New Documentary Explores How South Korean Theaters Kept Running Through Covid
It felt like the old days. On August 9, a semichaotic cluster of theatergoers outside the Majestic Theater was met by security and ushers — though this time they were asking for proof of vaccination instead of bags to be made ready for inspection. Inside, the absence of the bar and merchandise stands turned the lobby into a waiting room, and guests cheered when they heard the familiar call of "Ladies and gentlemen, the house is open!" The air hummed with excitement as I walked into the home of The Phantom of the Opera and saw the chandelier and proscenium in their full glory.
As crowds filtered in, I could tell they were basking in the same feeling of being in a theater again, many for the first time in nearly 18 months. Cast, crew, fans, and "phans" (Phantom devotees) waited for the curtain to rise on the premiere of Sammi Cannold's new documentary, The Show Must Go On. An introduction to the evening and to the work of the Actor's Fund, for which the evening was being held, was followed by a surprise performance of a reworked "Could We Start Again, Please?" featuring the always glorious Josh Groban.
Following the energetic live performance, the premiere began. The Show Must Go On weaves together the stories of two productions in South Korea, a country with a robust theater scene, during the Covid shutdown. The documentary revolves around various updates and interviews from the in-progress world tour of The Phantom of the Opera and a new production of Cats, as the bad news about Covid restrictions trickles in about mandated lockdowns around the world.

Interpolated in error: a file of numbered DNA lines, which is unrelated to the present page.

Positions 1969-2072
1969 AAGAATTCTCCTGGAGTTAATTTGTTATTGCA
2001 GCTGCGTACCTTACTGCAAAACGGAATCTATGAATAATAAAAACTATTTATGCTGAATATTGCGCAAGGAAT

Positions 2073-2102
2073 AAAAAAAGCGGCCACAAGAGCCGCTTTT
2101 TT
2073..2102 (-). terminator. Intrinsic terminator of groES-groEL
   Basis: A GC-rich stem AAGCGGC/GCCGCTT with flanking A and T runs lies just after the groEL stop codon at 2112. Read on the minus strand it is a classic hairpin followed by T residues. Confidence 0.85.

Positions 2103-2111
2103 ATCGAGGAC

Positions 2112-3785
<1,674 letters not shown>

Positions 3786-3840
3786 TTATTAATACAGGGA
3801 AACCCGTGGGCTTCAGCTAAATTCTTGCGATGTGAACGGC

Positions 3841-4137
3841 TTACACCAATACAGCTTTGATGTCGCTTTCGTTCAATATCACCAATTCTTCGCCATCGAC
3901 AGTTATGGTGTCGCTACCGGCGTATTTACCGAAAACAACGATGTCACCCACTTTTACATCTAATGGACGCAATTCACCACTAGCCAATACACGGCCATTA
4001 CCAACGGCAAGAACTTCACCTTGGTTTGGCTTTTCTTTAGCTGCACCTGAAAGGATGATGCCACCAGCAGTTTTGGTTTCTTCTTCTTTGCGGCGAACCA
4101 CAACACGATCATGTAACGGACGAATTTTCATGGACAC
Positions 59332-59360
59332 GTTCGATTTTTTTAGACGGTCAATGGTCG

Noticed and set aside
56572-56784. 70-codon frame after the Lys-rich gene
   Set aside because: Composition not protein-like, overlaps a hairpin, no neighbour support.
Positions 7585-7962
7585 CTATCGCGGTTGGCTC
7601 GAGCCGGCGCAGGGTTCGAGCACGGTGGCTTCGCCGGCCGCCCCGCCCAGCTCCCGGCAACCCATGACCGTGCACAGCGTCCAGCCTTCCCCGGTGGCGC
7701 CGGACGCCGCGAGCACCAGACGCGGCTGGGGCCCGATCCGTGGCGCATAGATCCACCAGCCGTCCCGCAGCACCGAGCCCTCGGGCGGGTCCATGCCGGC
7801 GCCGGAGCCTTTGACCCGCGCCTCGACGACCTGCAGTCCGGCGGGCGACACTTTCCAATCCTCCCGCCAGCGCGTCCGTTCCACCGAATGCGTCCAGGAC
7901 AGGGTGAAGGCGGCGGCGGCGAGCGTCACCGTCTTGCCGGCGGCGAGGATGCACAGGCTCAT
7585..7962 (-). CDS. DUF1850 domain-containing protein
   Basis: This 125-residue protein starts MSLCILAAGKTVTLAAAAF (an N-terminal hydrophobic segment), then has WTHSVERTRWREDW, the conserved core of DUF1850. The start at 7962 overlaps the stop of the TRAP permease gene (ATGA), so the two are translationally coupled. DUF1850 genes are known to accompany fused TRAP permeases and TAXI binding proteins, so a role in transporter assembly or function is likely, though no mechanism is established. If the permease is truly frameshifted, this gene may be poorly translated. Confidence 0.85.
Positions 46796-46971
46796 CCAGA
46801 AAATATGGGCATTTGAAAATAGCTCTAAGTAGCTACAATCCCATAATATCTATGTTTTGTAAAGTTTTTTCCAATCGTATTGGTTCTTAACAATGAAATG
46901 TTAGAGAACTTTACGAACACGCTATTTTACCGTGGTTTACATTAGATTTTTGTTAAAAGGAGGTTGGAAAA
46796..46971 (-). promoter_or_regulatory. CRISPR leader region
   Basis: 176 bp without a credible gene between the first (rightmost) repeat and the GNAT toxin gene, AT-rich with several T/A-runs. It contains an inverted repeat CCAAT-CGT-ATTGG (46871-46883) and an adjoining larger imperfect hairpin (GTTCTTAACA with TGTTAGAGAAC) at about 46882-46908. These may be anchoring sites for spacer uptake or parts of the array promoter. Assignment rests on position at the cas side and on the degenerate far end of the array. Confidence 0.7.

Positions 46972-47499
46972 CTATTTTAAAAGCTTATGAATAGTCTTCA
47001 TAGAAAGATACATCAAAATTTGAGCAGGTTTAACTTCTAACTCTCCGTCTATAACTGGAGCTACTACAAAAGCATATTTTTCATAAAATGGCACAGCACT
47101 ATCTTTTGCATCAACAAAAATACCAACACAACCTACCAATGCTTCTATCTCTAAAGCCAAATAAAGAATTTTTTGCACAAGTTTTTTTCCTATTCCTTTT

The experience was a bit like watching a horror movie when you know the ending. South Korea initially had the most Covid cases outside China and was a hot spot in February, but the outbreaks in the US and other Western nations became far worse. South Korea was determined to make sure the show went on. Strict adherence to protocols that had been developed in response to previous respiratory virus outbreaks of SARS and MERS in the country allowed theaters to continue operating while others around the world shut down.
The documentary serves as a stark reminder of how differently the pandemic was handled in the East and West, and it does not shy away from showing measures that push the boundaries of personal privacy. It's hard to imagine that Westerners who are wary of masking and so-called vaccine passports would be willing to submit to the contact tracing apps and continuous surveillance that South Korea used so successfully. On the other hand, it was heartening to see that the people of Korea were so committed to keeping theater alive that they worked around the clock to ensure the safest environment not just for performers and patrons, but for every single person in the building, with little to no resistance or protest.
As someone who spent three years teaching English in Seoul and saw the previous iterations of the world tour of Phantom of the Opera and Cats there in 2014, the evening was special in many ways. While the documentary filled me with pride and awe for the small but mighty country, there was a tinge of despair lingering in the back of my mind. Broadway still seems skittish about reopening now that fears about the Delta variant have arisen. We've seen other nations continually adjust or postpone reopening, and we wait with bated breath to see how Broadway will fare in the coming weeks.
Apprehension aside, the evening ended with a hopeful rendition of "As If We Never Said Goodbye," from Sunset Boulevard, complete with Phantom's candelabras and passionate performances from Sierra Boggess, Adrienne Warren, Ariana DeBose, Ali Ewoldt, and Shireen Pimentel. Overall, it made for a joyful, reflective night at the theater. With shows announcing casts and opening nights imminent, one can certainly hope that there's magic in the making and that Broadway will come back bigger and brighter than before.
The documentary is available for streaming here through 6:30pm ET on August 11.